More Fitness. More Knowledge. More Results.

Summarizing our talk on posture

* research has shown that poor posture probably is not the cause of pain. Telling your client that their posture may cause may in fact actually cause pain! This is called the nocebo effect, be careful with your words. Here are two videos to help elaborate


* visual measurement of posture is poor in trained professionals. Personal trainers don’t have the extensive experience PT’s have in subjects like this. If we can’t accurately measure it we can’t accurately do anything about it!

* There are no specific muscle strength imbalances that cause specific changes. Posture is individual.

* no research to suggest that minor devidations affect force output

* some research suggest that exercise interventions are not effective

*FINAL THOUGHTS: Is addressing and correcting posture within the scope of the personal trainer? Perhaps a trainer could confindently say that a kyphotic individual shouldn’t overhead press due to lack of shoulder ROM. However, it should be the goal for the trainer to get the client more active and to exercise within their capablities. To quote PT Jason Silvernail from an interview he did with me

“In terms of what fitness professionals ‘should’ be talking about, I’m not as sure about that. I do wish that so many of them would stop trying to offer medical advice or manage medical conditions which I see a fair bit of in online interactions. Many seem envious of the medical providers in a way that doesn’t make sense to me. My wife has an exercise science MS and has worked as a trainer before and she commented that she had a big enough a job trying to motivate and guide people to adopt good health and fitness habits without playing doctor so she confidently deferred all that stuff to medical authorities and put her focus where she could add value for clients. I think nonmedical people like personal trainers and massage therapists can be outstanding coaches and guides to people’s healthy lifestyle and prevention and they have far longer and more lasting influence than I do as a physical therapist with maybe 4-6 visits to treat them and get them back to life.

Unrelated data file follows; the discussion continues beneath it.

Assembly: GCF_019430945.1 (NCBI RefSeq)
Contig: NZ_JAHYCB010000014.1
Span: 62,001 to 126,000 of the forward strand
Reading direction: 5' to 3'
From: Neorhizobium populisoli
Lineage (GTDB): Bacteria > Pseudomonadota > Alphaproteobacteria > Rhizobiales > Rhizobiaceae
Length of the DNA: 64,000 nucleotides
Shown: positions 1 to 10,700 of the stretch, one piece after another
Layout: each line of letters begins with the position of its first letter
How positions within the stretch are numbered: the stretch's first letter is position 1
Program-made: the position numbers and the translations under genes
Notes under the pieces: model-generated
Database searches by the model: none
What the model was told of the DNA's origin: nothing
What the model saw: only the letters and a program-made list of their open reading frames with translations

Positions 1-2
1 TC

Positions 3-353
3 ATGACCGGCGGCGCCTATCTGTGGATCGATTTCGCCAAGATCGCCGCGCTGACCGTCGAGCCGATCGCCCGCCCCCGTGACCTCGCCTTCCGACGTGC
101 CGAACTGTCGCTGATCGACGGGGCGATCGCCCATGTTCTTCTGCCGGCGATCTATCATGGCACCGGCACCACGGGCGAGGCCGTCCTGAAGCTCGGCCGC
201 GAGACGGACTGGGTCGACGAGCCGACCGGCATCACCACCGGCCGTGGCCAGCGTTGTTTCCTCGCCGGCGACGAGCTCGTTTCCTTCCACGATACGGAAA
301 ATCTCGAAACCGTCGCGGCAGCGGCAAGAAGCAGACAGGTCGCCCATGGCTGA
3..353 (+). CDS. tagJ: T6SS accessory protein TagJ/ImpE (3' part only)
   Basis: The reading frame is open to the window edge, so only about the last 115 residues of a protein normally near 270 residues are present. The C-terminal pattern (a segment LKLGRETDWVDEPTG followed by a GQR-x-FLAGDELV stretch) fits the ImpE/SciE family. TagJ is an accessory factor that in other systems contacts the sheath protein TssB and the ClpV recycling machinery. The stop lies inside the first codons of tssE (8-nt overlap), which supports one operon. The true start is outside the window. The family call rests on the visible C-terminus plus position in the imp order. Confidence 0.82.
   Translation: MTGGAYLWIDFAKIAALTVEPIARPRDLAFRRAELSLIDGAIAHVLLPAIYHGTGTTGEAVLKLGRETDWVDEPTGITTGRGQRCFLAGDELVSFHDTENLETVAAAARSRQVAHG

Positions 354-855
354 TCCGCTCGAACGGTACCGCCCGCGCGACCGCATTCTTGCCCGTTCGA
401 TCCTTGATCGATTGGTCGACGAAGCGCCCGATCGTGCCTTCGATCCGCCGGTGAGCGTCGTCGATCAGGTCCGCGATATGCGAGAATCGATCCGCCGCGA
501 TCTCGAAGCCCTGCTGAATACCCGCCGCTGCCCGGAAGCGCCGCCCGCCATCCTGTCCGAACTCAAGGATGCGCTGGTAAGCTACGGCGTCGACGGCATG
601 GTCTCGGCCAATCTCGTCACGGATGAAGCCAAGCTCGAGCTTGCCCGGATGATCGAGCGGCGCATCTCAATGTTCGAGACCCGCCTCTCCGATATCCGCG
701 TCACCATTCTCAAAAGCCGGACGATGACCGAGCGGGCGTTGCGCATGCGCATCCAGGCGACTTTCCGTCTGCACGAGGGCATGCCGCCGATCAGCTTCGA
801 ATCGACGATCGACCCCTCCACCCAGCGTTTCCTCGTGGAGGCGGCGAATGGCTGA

I would like to see more people in the training and massage communities embrace that kind of guide and coach role rather than so frequently try play doctor and speak beyond their training and expertise. I think trainers like you can have huge long-lasting positive impacts on your clients’ health behaviors and focusing on that seems to me to be where the value is in your community.

Who adds more value for your average client, Bob, who is overweight and inactive and eats a poor diet? Me the DPT who sees them for 4 visits to help with his shoulder pain or you the trainer who has the power to guide him toward lifestyle changes that can lower his chances of developing chronic disease and keep him healthy for years to come? Seems to me good trainers and massage therapists have a lot to be proud of in the services they can offer their clients – and accurate health advice that reinforces what they get from their medical providers is a major item in that list. I hope this helped in that regard!”

Finally check out this video by Nick Tumminello on general exercise before corrective exercise


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